• Determine what will you add to the soil, to improve it. Will it be compost, manure, fertilizers, or some of each? How to improve garden soil.

  • Right now, it's a great time to review the basic "how to's" of growing your favorite plants. along with searching out new tips on how to grow a bigger and better garden. Make sure to surf through our many How To Grow pages.

  • Identify when to start or transplant tender, cold and frost sensitive plants. Know your local last frost date. Then, consult the back of the seed packet, to determine when to start your indoor transplants.

The above key dates are just a few of the items for the early days of your garden plan. Focus upon the early steps for the new gardening  season. You can always add or amend the plan as the season goes by. Whatever you do, keep it simple. Don't let the task of planning become a chore.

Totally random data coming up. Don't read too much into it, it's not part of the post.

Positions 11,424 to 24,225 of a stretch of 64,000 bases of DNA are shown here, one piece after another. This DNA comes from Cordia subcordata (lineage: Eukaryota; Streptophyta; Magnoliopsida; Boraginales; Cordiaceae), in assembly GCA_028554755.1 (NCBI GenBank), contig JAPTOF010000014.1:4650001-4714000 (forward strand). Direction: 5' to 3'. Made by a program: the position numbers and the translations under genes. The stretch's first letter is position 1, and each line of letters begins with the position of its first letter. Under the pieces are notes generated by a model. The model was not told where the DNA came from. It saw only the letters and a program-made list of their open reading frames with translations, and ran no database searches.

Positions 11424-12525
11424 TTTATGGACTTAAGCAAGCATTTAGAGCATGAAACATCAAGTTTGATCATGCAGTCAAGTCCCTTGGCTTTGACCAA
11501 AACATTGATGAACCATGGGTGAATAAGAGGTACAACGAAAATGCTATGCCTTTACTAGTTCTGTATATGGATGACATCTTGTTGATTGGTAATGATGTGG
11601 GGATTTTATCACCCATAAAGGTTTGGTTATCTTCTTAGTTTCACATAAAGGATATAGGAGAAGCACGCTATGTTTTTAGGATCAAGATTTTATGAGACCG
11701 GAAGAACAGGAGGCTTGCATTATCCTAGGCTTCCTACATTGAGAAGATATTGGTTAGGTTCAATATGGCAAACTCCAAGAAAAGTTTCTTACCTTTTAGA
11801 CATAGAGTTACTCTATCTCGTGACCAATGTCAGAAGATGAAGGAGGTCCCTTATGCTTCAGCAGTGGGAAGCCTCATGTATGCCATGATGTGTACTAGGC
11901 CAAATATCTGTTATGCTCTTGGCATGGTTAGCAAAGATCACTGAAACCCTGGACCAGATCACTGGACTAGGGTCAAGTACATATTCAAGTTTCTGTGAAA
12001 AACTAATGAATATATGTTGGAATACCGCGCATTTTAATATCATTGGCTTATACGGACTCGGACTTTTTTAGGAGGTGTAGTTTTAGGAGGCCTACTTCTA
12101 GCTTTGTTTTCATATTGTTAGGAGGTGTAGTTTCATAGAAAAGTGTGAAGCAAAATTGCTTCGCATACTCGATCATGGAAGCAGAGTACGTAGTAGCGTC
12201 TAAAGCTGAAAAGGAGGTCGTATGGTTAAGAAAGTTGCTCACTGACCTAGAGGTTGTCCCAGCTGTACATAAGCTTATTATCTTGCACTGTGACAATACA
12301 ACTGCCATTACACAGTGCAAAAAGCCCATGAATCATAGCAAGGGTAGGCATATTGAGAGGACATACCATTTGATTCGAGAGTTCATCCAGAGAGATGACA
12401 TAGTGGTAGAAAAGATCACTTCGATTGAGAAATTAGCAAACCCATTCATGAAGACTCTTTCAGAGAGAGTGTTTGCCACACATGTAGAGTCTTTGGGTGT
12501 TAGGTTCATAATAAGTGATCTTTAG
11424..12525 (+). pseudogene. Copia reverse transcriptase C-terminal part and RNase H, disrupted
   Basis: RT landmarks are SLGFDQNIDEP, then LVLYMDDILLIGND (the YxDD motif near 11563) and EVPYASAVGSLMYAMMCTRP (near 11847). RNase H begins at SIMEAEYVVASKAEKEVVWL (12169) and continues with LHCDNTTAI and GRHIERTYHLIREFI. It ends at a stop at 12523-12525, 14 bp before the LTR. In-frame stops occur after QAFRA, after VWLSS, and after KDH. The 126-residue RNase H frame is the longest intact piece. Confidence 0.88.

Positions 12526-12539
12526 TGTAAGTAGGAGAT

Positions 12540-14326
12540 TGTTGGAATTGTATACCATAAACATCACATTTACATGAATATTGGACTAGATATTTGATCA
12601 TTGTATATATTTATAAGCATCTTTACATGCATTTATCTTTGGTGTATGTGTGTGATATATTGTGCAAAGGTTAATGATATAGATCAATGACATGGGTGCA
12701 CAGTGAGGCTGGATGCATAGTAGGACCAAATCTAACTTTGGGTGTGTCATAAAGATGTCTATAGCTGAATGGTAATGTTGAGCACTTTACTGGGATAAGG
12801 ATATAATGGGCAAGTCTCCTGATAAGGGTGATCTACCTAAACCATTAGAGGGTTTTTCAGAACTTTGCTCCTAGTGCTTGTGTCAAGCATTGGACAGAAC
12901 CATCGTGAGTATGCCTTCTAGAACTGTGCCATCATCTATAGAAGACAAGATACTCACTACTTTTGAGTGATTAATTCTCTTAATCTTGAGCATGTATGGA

The result of your advance planning? Healthier plants. A bigger, healthier crop. And, a garden season filled with success!

 

 

It Doesn't Have to Be Red!!

White Rose

Author: Bob Matthews

Posted February 12, 2020

 It's Valentine's Day, a day that is all about love. It can be a romantic love, a love of a child or family member, or even to express our feelings to a friend. As we all know, nothing expresses that love more than roses, specifically red roses.

But, wait just a minute!! Stop and think about the meaning of each color of roses. It doesn't have to be red. Each rose color has its own specific and special meaning. It sends an unspoken message, to express what you want to say.